If there is one recurring theme we’ve encountered time and again on this blog, it’s the propensity of researchers of all stripes to keep on copying from one another without recourse to primary sources. As promised yesterday, I’ve been looking into more claims that the Spanish conquistadors encountered giants in North America. Today, I started looking into the claim made here that in 1519 Alvarez de Pineda found “a race of giants from ten to eleven palms in height” at or near the coast of modern Texas, which is presented as though it were a direct quotation from Pineda. It appears as the words of Pineda’s “report” in Charles DeLoach’s Giants: A Reference Guide from History, the Bible, and Recorded Legend (Scarecrow, 1995). It’s not a quote from Pineda; it’s a quotation from Woodbury Lowery’s The Spanish Settlements within the Present Limits of the United States (1901), which gives no source.
This is a problem because I don’t have any way of knowing whose palms are being referred to. Are they original or a translator’s interpolation? The English palm, the one that an English translator might use, is but 3 inches in length (hardly a giant!) but the Continental palm varied from seven to eleven inches by country and time. At seven inches, the giants would be of above average, but normal height; at eleven inches, astonishing.
Worse, every source that even vaguely hints of where to look for the information outside of other authors’ copies of Lowery has contradictory material. The nearest citation in Lowery, coming a paragraph later, is to page 147 of “Navarrete,” by which he means the Colección de los viages y descubrimientos que hieieron. Navarrete speaks himself of this on page 58. Here is the relevant text:
Llamábase la provincia de Amichel: tierra buena, apacible, sana, provista de muchos bastimentos y frutas: sus habitantes traian muchas joyas de oro en narices y orejas; era gente amorosa y dispuesta para recibir la doctrina religiosa y política: su estatura variaba segun la diversidad de provincias. En unas dicen que vieron gente agigantada, en otras de estatura regular, y que en algunas eran casi pigmeos.
Well that’s not exactly the same thing.
The footnote tells us to see the primary sources, which are given on, yes, page 147ff. This is the account of Pineda’s boss, Galay, as preserved in a royal decree of 1521 giving him the right to colonize Amichel. Finally, success! The text gives us the same material Navarrete had summarized before, but with more detail that I’m sure you don’t care about. The relevant clauses are as follows:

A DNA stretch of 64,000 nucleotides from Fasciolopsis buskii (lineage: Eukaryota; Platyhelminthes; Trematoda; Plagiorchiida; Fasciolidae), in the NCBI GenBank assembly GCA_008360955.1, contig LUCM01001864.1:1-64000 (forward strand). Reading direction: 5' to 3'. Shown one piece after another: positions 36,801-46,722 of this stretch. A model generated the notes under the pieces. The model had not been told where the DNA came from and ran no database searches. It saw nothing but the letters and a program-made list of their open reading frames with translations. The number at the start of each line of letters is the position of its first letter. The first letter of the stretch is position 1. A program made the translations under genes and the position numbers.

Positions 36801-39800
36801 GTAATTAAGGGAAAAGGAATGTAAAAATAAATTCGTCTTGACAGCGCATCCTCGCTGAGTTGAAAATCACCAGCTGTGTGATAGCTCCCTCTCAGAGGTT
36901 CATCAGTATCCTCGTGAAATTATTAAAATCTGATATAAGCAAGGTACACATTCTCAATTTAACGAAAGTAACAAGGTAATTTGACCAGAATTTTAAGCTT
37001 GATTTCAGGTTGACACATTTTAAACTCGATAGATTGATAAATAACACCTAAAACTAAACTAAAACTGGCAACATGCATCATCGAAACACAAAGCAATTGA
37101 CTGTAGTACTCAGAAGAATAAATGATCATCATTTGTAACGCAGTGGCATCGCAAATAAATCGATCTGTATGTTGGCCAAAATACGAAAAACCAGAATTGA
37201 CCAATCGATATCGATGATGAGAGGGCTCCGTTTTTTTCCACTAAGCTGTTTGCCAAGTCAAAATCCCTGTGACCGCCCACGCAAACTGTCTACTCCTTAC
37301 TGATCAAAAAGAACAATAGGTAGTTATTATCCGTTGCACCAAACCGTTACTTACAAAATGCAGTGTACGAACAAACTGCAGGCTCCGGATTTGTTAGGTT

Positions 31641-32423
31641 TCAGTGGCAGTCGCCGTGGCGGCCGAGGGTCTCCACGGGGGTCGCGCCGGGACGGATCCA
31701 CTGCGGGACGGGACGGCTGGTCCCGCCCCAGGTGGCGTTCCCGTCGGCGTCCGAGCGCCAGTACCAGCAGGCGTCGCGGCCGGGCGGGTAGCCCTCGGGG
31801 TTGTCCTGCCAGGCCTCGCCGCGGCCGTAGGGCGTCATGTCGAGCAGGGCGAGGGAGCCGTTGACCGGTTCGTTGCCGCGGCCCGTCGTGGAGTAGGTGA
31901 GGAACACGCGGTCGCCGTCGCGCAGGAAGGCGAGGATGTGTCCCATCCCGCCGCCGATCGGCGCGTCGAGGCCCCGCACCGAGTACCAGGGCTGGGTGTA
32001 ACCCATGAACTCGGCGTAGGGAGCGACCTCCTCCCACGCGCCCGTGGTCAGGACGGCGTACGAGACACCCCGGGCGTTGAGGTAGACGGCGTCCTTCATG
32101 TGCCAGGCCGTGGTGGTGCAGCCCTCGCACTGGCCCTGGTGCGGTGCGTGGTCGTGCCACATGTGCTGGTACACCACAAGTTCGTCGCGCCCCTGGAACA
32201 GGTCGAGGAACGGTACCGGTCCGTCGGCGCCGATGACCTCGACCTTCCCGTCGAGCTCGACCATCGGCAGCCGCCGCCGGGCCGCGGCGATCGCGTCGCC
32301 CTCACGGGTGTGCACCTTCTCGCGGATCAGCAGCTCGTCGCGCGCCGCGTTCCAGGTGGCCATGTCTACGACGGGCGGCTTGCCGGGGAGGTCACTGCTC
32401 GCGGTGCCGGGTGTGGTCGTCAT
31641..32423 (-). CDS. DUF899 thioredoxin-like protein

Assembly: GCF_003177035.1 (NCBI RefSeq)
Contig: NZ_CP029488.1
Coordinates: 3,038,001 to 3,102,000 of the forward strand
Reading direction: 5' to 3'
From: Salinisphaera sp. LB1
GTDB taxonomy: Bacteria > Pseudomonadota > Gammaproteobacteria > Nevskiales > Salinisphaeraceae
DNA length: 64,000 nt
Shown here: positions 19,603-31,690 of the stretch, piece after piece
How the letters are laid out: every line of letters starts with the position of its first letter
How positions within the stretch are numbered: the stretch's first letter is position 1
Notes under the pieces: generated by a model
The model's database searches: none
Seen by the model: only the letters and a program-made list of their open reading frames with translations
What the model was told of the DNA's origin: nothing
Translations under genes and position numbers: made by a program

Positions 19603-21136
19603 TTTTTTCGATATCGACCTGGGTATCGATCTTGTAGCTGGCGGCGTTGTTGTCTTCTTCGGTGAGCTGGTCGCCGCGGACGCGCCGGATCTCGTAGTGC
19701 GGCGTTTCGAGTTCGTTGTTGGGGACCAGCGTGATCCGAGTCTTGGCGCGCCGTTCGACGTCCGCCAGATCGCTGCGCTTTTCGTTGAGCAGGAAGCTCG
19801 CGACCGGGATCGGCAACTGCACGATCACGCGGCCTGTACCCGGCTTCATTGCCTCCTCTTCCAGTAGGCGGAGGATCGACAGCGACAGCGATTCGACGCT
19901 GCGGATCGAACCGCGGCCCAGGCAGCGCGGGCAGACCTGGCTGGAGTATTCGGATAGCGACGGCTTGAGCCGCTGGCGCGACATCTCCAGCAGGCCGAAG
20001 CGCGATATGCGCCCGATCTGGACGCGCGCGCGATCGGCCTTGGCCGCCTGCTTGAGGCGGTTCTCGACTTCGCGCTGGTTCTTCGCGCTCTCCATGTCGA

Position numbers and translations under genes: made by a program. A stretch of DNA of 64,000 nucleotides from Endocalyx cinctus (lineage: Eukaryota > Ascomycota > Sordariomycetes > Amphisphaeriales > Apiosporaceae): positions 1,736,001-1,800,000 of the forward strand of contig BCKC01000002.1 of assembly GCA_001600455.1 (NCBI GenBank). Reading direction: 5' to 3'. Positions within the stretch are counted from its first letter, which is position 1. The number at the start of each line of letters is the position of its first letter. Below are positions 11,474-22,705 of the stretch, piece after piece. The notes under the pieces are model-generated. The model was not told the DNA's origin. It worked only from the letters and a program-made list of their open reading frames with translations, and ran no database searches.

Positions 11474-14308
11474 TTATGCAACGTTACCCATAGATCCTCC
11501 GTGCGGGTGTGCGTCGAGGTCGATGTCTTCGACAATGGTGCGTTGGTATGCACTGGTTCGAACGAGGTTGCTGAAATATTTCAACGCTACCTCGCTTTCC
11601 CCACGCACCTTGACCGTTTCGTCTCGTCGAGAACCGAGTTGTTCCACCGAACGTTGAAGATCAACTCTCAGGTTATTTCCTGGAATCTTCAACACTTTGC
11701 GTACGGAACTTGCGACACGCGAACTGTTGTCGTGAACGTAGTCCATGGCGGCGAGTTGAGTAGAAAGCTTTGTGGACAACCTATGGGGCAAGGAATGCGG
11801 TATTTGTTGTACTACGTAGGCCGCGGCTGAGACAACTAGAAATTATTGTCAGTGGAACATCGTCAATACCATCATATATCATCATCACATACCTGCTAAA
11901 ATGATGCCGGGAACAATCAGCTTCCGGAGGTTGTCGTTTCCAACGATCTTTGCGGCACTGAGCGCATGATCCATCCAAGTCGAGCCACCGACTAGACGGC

…é que hay gente en alguna parte desta tierra muy crecida de diez á once palmos en alto, y otra gente baja, é otra gente muy baja hasta cinco ó seis palmos…
These words actually appear on page 149, but most subsequent authors merely copy page 147 from Lowery, probably because they did not actually read the original or note that Lowery was not sourcing these specific words.
However, while this seems superficially to support the idea that Pineda saw giants and pygmies, the important thing is to go all the way back to the beginning of the interminably long Spanish sentence, whose relevant clause, introducing a long series of “é que” (“and that…”) clauses. The grammar of the sentence does not make clear whether Galay asserted on his own authority that there were giants and pygmies or whether, as with the other “and that” clauses, he was following “segun que los indios,” according to the Indians. As I read the sentence, the information about the giants and pygmies seems to have come secondhand from Native informants; i.e., it’s a myth.
Diego Ribero included the phrase “Rio de Gigantes” (Giants’ River) on a 1529 map of the world, applied to a region Pineda explored, apparently on the strength of this account. It’s now the Rio de Palmas.
The interesting thing is that Navarrete’s use of the words “gigantic” and “pygmy” have influenced later writers, who have applied them indiscriminately, despite the primary source—the royal patent—not using those words. In Spain, a palm was about 8.2 inches (though it varied prior to partial standardization in 1801), so the “pygmies” were about 4 ft. tall, while the “giants” came in between 6.8 and 7.5 feet, as estimated, apparently, from a distance. This is still tall, but not impossibly tall, and more likely is a slight exaggeration of well-fed people who were perhaps a bit above 6 feet in height—assuming they actually existed. The gold-laden rivers and gold-covered Indians did not exist, so I am not sure I would vouch for the giants just yet, though the nearby Karankawans were often said to be very tall, at more than six feet.
I am an author and researcher focusing on pop culture, science, and history. Bylines: New Republic, Slate, etc. There's more about me in the About Jason tab.
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